There's been a few article about this; the Mike Norman Economics web site is keeping up with the links. For example, this MNE article links to the article by Ramanan, and 'Detroit Dan'.
As I discussed earlier, I do not know whether Bernie Sanders (or Jeb Bush's) economic plans will drive economic growth to 4-5% over any particular horizon. I am just arguing that there is no reason to say that such a growth rate is impossible.
External Limits To Growth?In Limits to Growth? Ramanan argues:
But things are not easy. What surprises me is that in none of these discussions from either side, is there any discussion of the U.S. balance of payments. [emphasis mine] The U.S. does not have exports of just a couple of hundred billions and a GDP of some $16 tn. It has exports of about $2.5 tn and GDP of about $16 tn, meaning the GDP is a few multiple of exports. The United States is a net debtor to the rest of the world. So a rapid rise in growth by any means will come at the expense of terribly deteriorating balance of payments which cannot last long.
Of course the above doesn’t mean that things are as pessimistic. It depends on what is going on in the rest of the world and the United States being the economic center of world activity can convince others to boost their economies and there is no reason to assume that it cannot. if there is rapid growth in other economies, the U.S. balance of payments is not something to worry about.I will start by saying that I agree with Ramanan's analysis (although my article did have a glancing mention of external trade, so technically such a discussion did appear somewhere...). However, I am less concerned about the absence of the discussion of the external constraint.
From a U.S.-centric analytical viewpoint, the "external constraint" shows up as trade drag, since the American "establishment" has given up on the idea of the U.S. Treasury facing an external "financing constraint." (As I discussed in this article, financing risks were treated more seriously pre-2008, and remain a point of discussion in other countries.) This trade drag acts an ever-present automatic stabiliser, in much the same way the progressive income tax system. That is, if the U.S. economy grows quickly, there is an increasing trade deficit that acts to slow growth.
Theoretically, what should matter is relative growth: if the rest of the world is growing faster, there is less of a constraint on U.S. growth. However, that really only matters if your external trade account is near balance; U.S. imports are larger than exports, and so it takes a lot of export growth to catch up with import growth, if those imports are growing at all. Correspondingly, U.S. economists can get away with largely ignoring what the rest of the world is doing when discussing domestic growth. All we need to do is keep in mind that there are automatic stabilisers, which can be seen in historical data. (The effectiveness of those automatic stabilisers is why it is reasonable to be skeptical about GDP growth projections that deviate too far from trend.)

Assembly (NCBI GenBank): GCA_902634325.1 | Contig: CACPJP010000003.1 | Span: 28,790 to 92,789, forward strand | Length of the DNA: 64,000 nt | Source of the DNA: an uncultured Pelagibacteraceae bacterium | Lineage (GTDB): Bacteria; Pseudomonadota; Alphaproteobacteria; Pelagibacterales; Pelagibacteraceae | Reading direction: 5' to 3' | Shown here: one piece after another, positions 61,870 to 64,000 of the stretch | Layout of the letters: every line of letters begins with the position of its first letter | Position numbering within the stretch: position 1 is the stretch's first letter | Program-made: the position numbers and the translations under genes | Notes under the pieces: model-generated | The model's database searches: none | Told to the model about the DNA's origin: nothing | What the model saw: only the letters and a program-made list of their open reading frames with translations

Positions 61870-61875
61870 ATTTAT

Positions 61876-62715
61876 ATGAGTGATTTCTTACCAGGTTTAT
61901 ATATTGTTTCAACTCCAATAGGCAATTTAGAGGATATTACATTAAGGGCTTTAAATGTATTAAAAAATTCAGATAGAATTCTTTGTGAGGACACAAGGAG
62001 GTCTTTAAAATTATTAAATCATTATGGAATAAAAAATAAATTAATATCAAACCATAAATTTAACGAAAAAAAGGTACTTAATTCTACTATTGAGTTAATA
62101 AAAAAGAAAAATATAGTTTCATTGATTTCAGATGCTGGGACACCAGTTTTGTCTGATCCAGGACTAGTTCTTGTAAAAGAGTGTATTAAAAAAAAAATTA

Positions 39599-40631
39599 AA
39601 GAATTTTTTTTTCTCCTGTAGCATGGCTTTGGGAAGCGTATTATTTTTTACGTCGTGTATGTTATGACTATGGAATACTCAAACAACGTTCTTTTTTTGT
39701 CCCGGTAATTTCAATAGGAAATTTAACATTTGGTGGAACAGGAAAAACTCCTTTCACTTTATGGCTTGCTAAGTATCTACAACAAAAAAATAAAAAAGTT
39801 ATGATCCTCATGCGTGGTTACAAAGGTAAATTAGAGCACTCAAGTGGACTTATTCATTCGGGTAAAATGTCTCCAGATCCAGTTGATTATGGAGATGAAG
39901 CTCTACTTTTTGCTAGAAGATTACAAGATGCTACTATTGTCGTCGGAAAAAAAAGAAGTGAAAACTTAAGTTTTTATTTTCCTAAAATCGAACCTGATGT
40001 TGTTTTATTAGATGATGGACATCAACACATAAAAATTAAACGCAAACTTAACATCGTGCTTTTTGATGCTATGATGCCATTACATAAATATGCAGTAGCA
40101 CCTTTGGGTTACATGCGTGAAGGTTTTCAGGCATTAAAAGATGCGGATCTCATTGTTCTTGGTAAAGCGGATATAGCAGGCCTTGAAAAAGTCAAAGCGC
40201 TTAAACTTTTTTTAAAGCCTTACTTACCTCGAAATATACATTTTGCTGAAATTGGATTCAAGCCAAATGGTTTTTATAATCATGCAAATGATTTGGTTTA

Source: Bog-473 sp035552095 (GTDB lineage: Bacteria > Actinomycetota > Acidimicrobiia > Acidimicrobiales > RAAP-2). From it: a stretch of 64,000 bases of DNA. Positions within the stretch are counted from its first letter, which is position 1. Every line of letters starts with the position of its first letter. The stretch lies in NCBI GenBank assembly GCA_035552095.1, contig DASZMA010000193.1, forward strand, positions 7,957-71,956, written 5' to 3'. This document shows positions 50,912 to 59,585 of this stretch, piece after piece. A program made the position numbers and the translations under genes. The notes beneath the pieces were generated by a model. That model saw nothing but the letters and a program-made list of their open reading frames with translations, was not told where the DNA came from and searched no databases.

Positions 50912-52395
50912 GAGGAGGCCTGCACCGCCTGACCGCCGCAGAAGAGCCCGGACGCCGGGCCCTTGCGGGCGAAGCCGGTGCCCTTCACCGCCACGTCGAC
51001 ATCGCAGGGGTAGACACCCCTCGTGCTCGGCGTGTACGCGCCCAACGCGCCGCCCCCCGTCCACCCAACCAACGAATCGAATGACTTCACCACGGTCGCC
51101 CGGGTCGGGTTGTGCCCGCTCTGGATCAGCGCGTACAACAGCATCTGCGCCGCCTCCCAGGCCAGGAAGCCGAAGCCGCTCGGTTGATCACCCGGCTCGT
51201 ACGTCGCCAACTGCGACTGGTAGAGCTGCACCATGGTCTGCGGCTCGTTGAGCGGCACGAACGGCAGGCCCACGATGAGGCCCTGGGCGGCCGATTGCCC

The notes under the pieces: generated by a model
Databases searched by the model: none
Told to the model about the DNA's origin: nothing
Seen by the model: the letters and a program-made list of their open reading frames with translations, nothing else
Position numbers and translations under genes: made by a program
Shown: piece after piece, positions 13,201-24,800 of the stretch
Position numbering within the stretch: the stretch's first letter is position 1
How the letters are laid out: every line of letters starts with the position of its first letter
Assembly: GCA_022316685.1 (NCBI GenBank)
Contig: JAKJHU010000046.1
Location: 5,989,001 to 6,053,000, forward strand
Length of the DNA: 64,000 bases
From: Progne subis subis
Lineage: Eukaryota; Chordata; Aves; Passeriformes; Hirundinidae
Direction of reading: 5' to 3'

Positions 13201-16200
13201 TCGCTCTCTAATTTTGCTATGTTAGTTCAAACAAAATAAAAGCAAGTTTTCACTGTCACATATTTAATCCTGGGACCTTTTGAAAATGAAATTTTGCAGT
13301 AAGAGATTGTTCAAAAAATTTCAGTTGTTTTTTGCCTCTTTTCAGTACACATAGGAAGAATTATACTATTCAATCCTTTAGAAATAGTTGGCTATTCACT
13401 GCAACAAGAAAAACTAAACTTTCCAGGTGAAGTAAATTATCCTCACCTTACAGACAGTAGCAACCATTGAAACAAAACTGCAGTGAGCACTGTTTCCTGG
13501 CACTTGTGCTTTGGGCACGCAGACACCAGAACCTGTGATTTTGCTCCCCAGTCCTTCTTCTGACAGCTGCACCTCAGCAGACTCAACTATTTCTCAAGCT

In any event, the U.S. could get away with strong GDP growth without causing external difficulties right now. There is plenty of spare global manufacturing capacity, so rapid U.S. growth would be accommodated by exporters. After awhile, there would be a self-reinforcing global growth spurt, which will reduce the pressure on the U.S. trade balance. The only way that the growth train goes off the rails is if we start hitting supply constraints for raw materials (particularly oil).
Moreover, there is no reason to believe that GDP growth must drive a worsening of the trade balance. One could imagine policies that cause a rebalancing towards the consumption of domestic goods and services. In fact, this rebalancing is probably necessary if one wanted to generate strong job creation, and hence GDP growth. However, I am unsure which policies could cause such a rebalancing within our current policy framework.
(c) Brian Romanchuk 2015